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Ecology and Evolution of Infectious Diseases grants announced

Ecology and Evolution of Infectious Diseases grants announced - 1 November 2013. iStock

A collaboration between BBSRC, the USA's National Science Foundation (NSF), National Institutes of Health (NIH) and the U.S. Department of Agriculture National Institute of Food and Agriculture (NIFA) has awarded more than $16M in Ecology and Evolution of Infectious Diseases (EEID) grants.

The EEID program supports research to understand the ecological and biological mechanisms behind human-induced environmental changes and the emergence and transmission of infectious diseases.

Professor Douglas Kell, BBSRC chief executive, said: "Tackling the infectious diseases that threaten the health of humans and livestock is a critical need, especially in the face of a growing global human population expected to reach nine billion by 2050.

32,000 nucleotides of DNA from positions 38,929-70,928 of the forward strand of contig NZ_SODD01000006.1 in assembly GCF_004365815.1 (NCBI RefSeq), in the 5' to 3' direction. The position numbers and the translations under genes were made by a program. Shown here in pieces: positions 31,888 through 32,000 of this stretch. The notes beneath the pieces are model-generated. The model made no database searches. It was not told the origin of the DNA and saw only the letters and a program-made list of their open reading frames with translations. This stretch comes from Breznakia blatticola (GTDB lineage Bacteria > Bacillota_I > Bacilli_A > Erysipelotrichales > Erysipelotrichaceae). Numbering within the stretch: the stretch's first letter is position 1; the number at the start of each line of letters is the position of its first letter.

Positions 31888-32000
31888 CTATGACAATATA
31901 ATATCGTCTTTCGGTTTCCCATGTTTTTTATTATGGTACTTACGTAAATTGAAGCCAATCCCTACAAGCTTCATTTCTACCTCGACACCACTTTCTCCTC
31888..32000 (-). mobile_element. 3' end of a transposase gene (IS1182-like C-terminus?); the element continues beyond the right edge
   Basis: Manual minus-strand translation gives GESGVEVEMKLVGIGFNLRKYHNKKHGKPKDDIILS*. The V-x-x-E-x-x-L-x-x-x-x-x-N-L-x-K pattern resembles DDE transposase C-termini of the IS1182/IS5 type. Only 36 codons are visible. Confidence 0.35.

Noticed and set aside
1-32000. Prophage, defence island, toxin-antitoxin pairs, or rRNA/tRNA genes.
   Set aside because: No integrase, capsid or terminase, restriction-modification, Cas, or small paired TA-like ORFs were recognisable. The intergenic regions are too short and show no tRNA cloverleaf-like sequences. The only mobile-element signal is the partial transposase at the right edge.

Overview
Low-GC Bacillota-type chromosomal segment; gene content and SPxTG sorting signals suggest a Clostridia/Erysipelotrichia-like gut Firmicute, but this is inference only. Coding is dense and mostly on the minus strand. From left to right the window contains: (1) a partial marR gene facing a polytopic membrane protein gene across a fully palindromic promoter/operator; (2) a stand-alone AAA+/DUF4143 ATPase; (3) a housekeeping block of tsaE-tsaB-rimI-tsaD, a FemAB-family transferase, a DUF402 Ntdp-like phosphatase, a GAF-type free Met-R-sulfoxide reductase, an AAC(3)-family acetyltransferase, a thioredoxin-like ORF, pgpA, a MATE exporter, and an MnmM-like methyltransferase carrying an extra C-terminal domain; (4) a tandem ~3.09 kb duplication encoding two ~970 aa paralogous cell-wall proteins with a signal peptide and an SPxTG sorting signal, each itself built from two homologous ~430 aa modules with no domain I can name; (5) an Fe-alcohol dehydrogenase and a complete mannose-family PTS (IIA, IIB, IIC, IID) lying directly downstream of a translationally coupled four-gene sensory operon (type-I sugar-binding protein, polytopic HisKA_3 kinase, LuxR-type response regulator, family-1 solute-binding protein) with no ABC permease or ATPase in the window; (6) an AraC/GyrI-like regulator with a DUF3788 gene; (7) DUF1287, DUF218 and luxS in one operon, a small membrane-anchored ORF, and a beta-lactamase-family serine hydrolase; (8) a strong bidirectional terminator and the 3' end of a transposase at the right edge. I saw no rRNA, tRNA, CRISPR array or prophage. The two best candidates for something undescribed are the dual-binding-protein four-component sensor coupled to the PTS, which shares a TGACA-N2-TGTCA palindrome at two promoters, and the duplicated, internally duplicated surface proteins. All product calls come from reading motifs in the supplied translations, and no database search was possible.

"We face many challenges related to food security and health. These EEID projects will combine international expertise to help us find solutions."

Projects funded through the EEID program allow scientists to study how large-scale environmental events - such as habitat destruction, invasions of non-native species and pollution - alter the risks of emergence of viral, parasitic and bacterial diseases in humans and other animals.

This year's EEID awardees will conduct research on subjects including honeybees and their parasites, the evolution and spread of virulent infectious diseases, the macroecology of infectious disease, and the persistence of foot-and-mouth disease.

Sam Scheiner, NSF EEID programme director, said: "Our understanding of the ecology and evolution of pathogens comes from knitting together information from many different sources.

"They include diseases of humans, frogs, honeybees and plants. Each system provides a different piece of the puzzle that helps us protect human health, the health of our agricultural systems and that of our natural world."